Gucci Mane's 'Everybody Looking' is a pleasant and vulnerable surprise
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Gucci Mane recently released his new album, Everybody Looking. A longtime fan, I felt an instant twinge of nostalgia in anticipation. (To be honest, I might’ve squealed a little.) You see, I grew up on Guwop. His prolific catalog (along with the music of Mr. West) was the soundtrack to my semi-wild and irregular youth. For better or worse, parts of my life mirrored his lyrics. Wasted? Check. Thinking I loved her? Check. Doggish Lothario? Check and double check — over a decade of firsts (and, fortunately, some lasts) were chronicled through the lens of Gucci Mane Laflare. So, one could only imagine my excitement for his latest project.
Rapture aside, as I opened my music app to listen to his long-awaited album, I couldn’t help but feel an equally intense feeling of concern. Let’s face it — my life has changed completely since Gucci dropped new material. I am not the same person as I was a decade ago. No longer am I the 18-year-old who hung out in a small, smoke filled room listening to Gucci’s signature nonsensical colloquialisms, drinking cups of brown, and smoking blunts of an undisclosed substance (I can’t say too much. I’m a working professional).
Sobriety, two degrees, and a mountain of experience later — it goes without saying that I've evolved. I couldn’t help but wonder that when the nostalgia faded, could I relate to the content left behind?
Laced seamlessly within the whimsical wordplay of old, lies an introspective and observant trap Tony Robbins — a welcome soundtrack to my own life transition. In Gucci’s absence, the past few years of my life have been packed with personal reflection, defeat, vulnerability, but nonetheless, steady growth — major themes Gucci undoubtedly applied to his own life. For instance, his first track "No Sleep" is a full-on indictment of his prior lean-drinking proclivities. The song immediately puts a chasm between him and the dope advocates of today — forcefully denouncing his past actions while recognizing his own role in perpetuating the culture of prescription drug abuse.
Another stand out, "Pick Up the Pieces," details his reflection on the devastation he wrought during his ascension as one of the most notorious names in modern rap. His candid reflection signals to listeners that, while flashy and entertaining, his previous actions masked deeper issues — only to wreak havoc on the relationships he held dear. I can relate. My own deceit and arrogance hid insecurities I had yet to resolve, straining my relationships as a result.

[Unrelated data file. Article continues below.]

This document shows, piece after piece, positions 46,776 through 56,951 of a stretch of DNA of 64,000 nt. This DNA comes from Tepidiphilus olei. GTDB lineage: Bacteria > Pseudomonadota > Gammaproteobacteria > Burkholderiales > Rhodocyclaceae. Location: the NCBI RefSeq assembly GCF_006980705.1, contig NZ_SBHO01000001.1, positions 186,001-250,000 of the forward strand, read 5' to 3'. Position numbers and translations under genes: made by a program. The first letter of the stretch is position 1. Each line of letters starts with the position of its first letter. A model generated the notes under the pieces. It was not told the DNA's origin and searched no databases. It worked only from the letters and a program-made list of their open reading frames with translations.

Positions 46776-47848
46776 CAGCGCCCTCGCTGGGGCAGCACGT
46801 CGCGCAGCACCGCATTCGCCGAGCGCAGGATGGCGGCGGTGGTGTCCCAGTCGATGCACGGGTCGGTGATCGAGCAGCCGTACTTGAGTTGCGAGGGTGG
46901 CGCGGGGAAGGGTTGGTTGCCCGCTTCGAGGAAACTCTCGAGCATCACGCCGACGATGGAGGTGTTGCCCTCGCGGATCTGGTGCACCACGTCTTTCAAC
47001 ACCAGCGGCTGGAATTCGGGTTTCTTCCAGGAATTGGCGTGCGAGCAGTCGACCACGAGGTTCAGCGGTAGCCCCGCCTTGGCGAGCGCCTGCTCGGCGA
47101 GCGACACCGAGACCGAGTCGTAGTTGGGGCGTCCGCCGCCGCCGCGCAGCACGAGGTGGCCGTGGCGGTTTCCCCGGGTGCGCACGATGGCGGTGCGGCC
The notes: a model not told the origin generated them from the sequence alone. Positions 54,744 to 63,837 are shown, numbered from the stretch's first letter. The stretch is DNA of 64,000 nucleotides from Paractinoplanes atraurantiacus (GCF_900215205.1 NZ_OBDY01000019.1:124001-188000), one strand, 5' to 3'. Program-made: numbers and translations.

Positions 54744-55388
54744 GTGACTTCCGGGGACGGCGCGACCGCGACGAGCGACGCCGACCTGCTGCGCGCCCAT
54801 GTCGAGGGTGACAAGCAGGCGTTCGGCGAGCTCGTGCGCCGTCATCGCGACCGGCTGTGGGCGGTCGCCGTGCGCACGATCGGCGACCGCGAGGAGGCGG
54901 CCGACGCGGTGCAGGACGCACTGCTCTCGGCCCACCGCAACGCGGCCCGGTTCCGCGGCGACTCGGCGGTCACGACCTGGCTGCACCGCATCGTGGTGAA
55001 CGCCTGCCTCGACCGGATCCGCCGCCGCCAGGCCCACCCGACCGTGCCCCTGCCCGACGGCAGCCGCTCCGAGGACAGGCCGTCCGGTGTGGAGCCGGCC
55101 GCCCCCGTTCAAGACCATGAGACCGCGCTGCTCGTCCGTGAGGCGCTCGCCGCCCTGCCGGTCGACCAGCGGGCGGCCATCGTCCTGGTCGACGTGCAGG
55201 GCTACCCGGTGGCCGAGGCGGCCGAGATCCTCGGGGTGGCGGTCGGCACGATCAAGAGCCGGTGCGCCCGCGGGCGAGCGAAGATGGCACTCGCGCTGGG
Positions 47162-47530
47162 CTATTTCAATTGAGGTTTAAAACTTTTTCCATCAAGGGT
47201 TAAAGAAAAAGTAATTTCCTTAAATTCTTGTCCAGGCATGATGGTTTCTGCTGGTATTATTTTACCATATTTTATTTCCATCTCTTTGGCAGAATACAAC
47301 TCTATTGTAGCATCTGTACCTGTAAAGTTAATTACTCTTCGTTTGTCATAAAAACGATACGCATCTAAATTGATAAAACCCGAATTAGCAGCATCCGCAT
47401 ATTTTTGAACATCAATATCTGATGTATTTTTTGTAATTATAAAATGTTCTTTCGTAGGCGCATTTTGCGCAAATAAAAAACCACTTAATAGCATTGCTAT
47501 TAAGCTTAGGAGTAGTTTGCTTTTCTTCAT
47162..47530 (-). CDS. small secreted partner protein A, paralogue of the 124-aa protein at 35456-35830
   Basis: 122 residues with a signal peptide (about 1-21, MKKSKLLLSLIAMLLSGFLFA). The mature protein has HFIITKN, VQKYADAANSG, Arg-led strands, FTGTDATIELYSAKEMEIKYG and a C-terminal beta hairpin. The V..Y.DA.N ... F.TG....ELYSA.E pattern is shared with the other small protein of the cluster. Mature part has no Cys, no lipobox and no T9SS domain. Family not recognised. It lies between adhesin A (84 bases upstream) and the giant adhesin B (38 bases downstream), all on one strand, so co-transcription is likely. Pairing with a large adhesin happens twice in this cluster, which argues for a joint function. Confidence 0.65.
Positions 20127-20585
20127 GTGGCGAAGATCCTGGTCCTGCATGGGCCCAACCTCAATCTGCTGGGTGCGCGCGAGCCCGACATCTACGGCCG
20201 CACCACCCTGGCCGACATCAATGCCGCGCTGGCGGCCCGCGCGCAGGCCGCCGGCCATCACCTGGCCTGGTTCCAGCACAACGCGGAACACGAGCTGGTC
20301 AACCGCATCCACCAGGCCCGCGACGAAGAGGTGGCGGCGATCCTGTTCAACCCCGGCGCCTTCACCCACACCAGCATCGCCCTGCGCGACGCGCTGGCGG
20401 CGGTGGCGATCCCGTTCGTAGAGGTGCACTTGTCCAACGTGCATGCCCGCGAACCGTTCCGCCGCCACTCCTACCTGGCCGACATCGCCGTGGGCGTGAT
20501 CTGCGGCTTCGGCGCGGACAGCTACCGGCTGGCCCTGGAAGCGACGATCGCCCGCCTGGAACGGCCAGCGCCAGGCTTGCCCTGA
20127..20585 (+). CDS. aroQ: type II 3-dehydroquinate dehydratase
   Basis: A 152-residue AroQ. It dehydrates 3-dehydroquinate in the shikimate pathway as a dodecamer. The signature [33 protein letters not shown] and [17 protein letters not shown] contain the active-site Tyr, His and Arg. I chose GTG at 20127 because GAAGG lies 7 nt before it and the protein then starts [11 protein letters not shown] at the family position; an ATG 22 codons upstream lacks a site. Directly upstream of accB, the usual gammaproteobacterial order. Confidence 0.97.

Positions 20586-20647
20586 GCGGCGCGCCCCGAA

Perhaps the most endearing aspect of the album, however, is his insistence on vulnerability.
Long-critiqued for its hyper masculine machismo, rap historically showcases an over-representation of artists boasting hubris and invincibility. Not so with Gucci — he manages to balance one of rap's oldest tropes while relating real life accounts of his personal insecurities. He effortlessly weaves in tales of getting robbed with over-the-top boasts such as his pronouncement of being the slickest, [and] the richest [who] ever rapped on a track. That is motivating for someone who only recently learned how to use words to communicate uncomfortable truths, in addition to building a healthy sense of self-confidence. It’s a winning formula to which I’m most appreciative. Thanks, Gucci!
What I know to be true is that music has a sneaky way of staying with us, often triggering fond memories of our past. My most vivid memories were made in tandem with the music I was listening to at the moment. Furthermore, music is a window into how we interpret our lives. For me, Gucci was the quintessential interpreter to how I lived mine. It wasn’t just about witty lyricism against a melodic bass line. It was about running into formation to join my frat as we strolled to "Wasted" through a sea of intoxicated onlookers. It was about the head-pounding cruise down the streets of my hometown to pick-up my then girlfriend blasting "I’m a Dog." It was about discovering the only underage bar in town as I ordered my fill of Blue Muthaf***as while listening to "Vette Pass By."
Often in our lives, we don’t get to make new experiences with the artists we grew up listening to in our youth. Either the music doesn’t resonate or the artist just stops creating. Few artists manage to grow with their music while continuing to keep listeners intrigued (Sorry, Nelly. I’m done rocking my Air Force Ones). Fortunately though, Gucci Mane is up to the task, managing to transcend his ways of old while still reaching his core audience. That’s great news.
As I continue my own life journey, I’m happy to know trap’s Deepak Chopra will be leading the way.